My friend calls this “the cult of the expert.” It seems like a lot of people afflicted want to show their worth–they’re used to being validated for their knowledge. So one must be sure to truly reward the quest, validate the people who ask questions, not just state answers.
      .-= Ann Marie ´s last blog ..Go in Swinging =-.

      • Rosa Say says

        Great observations Ann Marie, thank you for chipping them into this conversation. I think it is human nature that we all want to be validated by others, however getting validated for our knowledge (could we call it credibility? Just read a related article on this by Trust Agent author Julien Smith) is just a small part of the picture. I’m thinking about that trio of talent, skills, and knowledge we talk about as the inputs of strengths management, and how we earn reputation versus credibility.

  4. Rosa Say says

    It is interesting to me how this conversation is evolving. I wrote this post thinking about how we will impose an unfair expectation on others, and all of you have added the self-management and self-leadership considerations about better cultivating our own expertise. I was not thinking about how being an expert can actually be an affliction leading to a dysfunctional culture, but all of you are right – it can happen.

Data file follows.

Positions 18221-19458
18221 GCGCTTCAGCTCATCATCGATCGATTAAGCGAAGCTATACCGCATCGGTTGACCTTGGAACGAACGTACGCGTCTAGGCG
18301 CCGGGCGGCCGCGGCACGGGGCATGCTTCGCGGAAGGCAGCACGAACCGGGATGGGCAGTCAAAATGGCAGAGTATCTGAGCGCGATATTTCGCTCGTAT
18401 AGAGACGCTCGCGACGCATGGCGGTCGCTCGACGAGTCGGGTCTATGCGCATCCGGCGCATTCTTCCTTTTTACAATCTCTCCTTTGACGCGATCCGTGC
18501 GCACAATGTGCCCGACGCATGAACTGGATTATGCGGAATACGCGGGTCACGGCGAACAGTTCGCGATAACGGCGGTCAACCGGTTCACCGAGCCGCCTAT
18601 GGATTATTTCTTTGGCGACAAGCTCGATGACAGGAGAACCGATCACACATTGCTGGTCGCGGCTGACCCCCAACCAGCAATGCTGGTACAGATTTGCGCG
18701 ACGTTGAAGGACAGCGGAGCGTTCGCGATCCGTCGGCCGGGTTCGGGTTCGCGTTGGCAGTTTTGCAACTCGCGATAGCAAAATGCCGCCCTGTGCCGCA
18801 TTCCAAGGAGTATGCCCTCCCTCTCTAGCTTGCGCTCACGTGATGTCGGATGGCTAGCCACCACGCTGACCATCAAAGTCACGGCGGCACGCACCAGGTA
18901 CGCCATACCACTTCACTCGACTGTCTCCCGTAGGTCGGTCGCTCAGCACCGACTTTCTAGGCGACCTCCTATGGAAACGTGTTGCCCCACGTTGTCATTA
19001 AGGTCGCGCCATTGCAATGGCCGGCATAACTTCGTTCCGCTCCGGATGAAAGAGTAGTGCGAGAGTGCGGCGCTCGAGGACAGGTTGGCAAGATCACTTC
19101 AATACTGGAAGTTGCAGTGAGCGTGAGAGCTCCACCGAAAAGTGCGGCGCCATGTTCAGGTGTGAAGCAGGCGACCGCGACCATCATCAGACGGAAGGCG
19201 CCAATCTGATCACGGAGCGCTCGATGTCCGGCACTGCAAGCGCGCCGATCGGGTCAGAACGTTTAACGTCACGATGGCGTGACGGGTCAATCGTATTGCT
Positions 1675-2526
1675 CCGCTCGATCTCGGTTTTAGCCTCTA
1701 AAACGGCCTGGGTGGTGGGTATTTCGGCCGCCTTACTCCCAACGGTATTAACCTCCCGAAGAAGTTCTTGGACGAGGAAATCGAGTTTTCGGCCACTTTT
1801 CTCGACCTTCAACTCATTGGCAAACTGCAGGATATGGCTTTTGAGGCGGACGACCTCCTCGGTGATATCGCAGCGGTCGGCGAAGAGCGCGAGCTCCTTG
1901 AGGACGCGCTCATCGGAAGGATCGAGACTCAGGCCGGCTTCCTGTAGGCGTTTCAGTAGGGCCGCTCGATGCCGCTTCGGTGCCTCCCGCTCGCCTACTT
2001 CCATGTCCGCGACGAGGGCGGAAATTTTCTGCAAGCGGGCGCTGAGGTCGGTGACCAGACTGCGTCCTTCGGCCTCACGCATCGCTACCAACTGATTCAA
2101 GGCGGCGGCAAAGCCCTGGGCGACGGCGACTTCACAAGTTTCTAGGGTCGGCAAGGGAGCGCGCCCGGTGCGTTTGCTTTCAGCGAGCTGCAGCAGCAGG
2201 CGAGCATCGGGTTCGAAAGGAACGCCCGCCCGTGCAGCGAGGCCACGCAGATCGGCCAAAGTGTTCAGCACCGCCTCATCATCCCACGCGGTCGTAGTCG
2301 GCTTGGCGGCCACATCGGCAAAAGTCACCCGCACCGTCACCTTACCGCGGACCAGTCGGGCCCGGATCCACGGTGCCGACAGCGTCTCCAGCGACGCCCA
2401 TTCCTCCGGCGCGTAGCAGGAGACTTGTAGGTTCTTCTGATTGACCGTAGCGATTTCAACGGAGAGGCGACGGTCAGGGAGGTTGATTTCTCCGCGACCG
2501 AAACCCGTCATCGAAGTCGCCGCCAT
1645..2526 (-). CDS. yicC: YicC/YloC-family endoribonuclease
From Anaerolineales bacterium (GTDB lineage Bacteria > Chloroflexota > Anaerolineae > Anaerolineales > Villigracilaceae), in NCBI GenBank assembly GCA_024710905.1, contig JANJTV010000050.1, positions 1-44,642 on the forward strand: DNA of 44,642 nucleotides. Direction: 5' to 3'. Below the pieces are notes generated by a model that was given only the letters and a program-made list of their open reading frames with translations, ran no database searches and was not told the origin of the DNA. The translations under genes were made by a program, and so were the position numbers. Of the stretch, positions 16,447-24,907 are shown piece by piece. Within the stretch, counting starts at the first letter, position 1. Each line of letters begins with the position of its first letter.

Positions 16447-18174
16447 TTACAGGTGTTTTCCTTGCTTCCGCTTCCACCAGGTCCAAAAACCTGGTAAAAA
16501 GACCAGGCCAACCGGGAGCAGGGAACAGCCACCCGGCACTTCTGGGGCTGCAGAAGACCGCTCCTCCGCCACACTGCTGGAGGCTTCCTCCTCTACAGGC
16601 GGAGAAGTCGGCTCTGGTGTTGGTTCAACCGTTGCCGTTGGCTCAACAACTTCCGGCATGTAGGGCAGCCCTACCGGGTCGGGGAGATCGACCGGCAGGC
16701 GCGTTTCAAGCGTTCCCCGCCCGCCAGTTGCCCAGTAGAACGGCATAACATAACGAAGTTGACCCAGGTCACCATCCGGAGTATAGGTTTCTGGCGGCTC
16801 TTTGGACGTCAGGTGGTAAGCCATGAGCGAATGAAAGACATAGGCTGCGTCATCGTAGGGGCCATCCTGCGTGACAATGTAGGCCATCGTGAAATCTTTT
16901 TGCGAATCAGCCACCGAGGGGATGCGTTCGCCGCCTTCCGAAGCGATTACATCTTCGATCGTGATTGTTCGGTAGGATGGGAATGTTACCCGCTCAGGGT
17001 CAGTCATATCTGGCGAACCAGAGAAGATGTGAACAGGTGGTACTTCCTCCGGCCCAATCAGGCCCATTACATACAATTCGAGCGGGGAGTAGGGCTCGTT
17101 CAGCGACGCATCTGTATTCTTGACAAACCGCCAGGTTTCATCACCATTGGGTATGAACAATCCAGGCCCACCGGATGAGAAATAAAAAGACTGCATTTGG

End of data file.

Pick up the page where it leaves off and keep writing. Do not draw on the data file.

• says

      I was going to say that I think we not only impose something unfair on others, we first impose it upon ourselves. I think there’s an insecurity at play here (and I speak from experience) that transfers from within ourselves to others around us.

      It’s even harder for us independent business consultant folks to tame (or could just be me, I don’t know…hey, that feels nice). We’re supposed to be the ones with all the answers. Every time I find myself thinking that, I reach for my Peter Block and remind myself that no one has a monopoly on solutions and it’s the clients themselves who often have good answers, too. The consultant becomes the coach, beckoning the solutions out.

      • Rosa Say says

        Such insights Chris! If we consider that leaders will model the behavior others emulate, we certainly do not want to impose this upon ourselves and feed into any vicious cycle of insecurity!

        I have only recently read Peter Block’s The Answer to How is Yes Chris, and he is a good mentor to have!

        Just this morning I read another article closely related to this discussion. It was written by Mary Jo Asmus on The Art of Inquiry, and as I commented for her, I really liked this part of it:

        “As a leader, you (believe you) live in a world of answers. You (think) you’ve been paid to have answers, to impart knowledge, to tell. Your employees may have developed a habit of counting on you to tell them your answers. Yet they know the answers themselves, in their own way. They are wise too. The greatest knowledge of all can be within the world beneath what is explicitly known, especially when it comes to unlocking the potential in your employees. This is the place where the answers are elusive to you and where your employees hold fast to their own wisdom. Their best answers are locked inside. These answers are the ones that will help them to grow and develop in the way that works best for them, for you, and will provide creative solutions for your organization.”